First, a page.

In our A–Z this week, curator Matthew Gale blogs on a nineteenth-century wave of 'Egyptomania', and the part it played in the story of Paul Klee's painting in the late Twenties
Egypt had been a place of fascination throughout the nineteenth century, combining the attractions of the ancient monuments with the lure of the exotic. Klee seemed to have wanted to go there since his brief trip to Tunis in 1914, and in 1922 a new wave of Egyptomania had been initiated by Howard Carter’s discovery of the untouched tomb of Tutankhamun. Eventually, Klee spent a month in Egypt at the end of 1928 and early 1929, taking the tourist trail from Cairo – where he saw Tutankamun’s treasures in the museum – to Luxor and the Valley of the Kings.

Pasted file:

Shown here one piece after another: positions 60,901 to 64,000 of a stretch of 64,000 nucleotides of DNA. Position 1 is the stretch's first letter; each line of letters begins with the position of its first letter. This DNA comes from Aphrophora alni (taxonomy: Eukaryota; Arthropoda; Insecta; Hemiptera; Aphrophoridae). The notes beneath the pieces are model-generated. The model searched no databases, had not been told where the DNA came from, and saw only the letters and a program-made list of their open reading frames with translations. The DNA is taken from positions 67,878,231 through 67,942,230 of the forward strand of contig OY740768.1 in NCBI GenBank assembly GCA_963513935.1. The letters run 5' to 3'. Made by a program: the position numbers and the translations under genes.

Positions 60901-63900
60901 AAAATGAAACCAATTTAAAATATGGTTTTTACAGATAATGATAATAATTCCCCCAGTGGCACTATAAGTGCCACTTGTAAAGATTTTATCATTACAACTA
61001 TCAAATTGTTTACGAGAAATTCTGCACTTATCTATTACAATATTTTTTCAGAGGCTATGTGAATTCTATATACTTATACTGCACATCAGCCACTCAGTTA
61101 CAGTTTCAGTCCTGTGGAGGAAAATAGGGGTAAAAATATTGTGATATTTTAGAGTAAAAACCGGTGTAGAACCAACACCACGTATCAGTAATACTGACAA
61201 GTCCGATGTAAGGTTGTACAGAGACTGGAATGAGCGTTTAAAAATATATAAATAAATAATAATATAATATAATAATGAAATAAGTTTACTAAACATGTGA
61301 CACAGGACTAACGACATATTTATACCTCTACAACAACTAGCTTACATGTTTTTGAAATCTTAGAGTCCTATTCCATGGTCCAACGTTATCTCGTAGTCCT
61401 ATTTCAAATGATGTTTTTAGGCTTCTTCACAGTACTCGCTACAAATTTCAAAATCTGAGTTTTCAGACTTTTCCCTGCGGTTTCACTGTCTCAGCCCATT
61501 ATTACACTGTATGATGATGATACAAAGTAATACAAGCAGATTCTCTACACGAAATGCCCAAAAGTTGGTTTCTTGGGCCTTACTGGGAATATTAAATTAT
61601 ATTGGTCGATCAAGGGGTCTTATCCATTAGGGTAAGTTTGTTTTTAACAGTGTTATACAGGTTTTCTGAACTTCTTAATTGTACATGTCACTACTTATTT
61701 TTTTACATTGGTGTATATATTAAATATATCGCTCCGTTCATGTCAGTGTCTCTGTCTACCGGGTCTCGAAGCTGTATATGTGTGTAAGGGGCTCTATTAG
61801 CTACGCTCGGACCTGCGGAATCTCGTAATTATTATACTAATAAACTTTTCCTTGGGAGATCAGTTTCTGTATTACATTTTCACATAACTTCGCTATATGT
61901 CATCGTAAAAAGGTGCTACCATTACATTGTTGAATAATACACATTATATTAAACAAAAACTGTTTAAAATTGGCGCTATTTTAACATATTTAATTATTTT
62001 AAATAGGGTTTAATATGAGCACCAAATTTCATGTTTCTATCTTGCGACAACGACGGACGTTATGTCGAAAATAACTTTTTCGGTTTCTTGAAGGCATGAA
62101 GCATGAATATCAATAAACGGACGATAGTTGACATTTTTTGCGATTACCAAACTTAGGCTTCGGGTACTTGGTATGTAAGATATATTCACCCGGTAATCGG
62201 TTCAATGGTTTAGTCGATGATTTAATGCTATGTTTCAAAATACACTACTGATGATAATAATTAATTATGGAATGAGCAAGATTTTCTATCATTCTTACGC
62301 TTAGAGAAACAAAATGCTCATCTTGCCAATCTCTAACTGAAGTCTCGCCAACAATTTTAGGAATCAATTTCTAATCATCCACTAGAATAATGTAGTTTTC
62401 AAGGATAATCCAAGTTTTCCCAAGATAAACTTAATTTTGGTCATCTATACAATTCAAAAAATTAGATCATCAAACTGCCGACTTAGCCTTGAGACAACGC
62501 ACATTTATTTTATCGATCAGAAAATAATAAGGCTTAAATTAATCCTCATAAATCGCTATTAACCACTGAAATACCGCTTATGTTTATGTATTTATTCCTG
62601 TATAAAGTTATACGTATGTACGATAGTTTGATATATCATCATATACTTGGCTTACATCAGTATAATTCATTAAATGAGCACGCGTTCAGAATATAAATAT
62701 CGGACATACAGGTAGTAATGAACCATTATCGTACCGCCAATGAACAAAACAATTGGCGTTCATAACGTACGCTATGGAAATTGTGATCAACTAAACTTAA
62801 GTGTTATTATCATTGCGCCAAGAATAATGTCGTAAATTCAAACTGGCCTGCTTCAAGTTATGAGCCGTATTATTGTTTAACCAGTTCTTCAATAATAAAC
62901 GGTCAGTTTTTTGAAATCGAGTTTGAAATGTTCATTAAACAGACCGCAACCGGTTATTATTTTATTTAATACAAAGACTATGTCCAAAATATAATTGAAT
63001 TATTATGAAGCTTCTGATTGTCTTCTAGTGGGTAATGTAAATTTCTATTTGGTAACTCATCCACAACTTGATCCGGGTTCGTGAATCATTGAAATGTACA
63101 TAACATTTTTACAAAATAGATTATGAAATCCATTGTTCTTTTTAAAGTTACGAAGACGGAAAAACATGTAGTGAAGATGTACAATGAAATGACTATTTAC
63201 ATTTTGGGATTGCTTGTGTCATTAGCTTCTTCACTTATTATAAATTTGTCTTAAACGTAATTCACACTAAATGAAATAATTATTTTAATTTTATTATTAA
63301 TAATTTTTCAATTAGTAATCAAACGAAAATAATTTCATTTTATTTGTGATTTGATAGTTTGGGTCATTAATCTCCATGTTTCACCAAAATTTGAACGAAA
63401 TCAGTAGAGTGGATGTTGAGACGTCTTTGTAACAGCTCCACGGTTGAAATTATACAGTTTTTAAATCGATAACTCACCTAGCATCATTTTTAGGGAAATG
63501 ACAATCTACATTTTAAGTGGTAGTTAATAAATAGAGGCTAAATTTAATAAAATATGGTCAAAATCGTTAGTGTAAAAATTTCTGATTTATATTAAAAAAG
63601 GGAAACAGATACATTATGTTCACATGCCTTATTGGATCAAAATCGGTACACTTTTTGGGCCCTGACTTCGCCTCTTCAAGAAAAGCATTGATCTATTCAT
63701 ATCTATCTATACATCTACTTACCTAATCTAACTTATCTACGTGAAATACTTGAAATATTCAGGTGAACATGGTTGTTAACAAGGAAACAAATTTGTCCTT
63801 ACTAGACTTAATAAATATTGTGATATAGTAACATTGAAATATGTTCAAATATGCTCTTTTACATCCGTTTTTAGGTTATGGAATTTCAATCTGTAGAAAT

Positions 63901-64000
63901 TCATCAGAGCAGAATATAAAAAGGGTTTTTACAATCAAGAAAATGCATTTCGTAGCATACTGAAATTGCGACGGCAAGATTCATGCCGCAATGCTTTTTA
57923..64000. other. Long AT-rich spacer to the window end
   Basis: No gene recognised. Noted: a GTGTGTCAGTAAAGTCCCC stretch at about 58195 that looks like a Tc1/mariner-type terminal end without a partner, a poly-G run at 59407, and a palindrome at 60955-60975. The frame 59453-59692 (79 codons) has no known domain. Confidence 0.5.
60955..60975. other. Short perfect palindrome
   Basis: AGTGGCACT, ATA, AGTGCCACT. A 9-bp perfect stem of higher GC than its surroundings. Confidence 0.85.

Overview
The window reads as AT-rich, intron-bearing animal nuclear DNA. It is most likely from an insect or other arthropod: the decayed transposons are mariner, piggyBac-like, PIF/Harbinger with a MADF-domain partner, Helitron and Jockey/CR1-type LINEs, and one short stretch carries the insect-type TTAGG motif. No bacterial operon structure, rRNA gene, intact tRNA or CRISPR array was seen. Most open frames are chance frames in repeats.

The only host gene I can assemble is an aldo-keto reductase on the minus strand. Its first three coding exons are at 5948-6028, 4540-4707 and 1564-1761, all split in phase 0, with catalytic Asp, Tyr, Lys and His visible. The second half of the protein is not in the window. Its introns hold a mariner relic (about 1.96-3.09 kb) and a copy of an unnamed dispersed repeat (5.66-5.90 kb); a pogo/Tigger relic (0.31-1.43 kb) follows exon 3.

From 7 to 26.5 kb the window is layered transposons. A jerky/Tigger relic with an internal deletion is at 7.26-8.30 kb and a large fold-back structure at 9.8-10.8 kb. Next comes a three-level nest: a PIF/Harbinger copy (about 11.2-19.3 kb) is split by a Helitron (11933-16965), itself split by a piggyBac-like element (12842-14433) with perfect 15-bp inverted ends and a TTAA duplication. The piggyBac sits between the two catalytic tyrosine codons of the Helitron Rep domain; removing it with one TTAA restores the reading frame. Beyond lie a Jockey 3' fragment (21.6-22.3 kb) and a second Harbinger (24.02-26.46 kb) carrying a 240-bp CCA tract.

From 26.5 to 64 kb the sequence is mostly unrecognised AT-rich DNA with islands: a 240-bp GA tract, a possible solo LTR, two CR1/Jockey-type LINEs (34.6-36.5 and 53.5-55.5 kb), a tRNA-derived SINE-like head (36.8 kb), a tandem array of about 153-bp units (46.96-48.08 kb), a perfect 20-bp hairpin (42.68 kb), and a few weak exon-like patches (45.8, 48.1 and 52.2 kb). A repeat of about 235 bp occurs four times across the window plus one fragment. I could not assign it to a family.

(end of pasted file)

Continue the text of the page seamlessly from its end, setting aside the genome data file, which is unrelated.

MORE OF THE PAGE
Klee produced sketches in Egypt and some more work when he went to Tunis, but really it’s the legacy of the work in 1929 and onwards that is important. Some of the paintings that will be in the show, like Fire in the Evening and Steps, have that echo of Egypt – although they’re not explicit paintings of pyramids and the like. That said, Klee did much later on paint sphinxes, but for me, these are amongst his weakest works.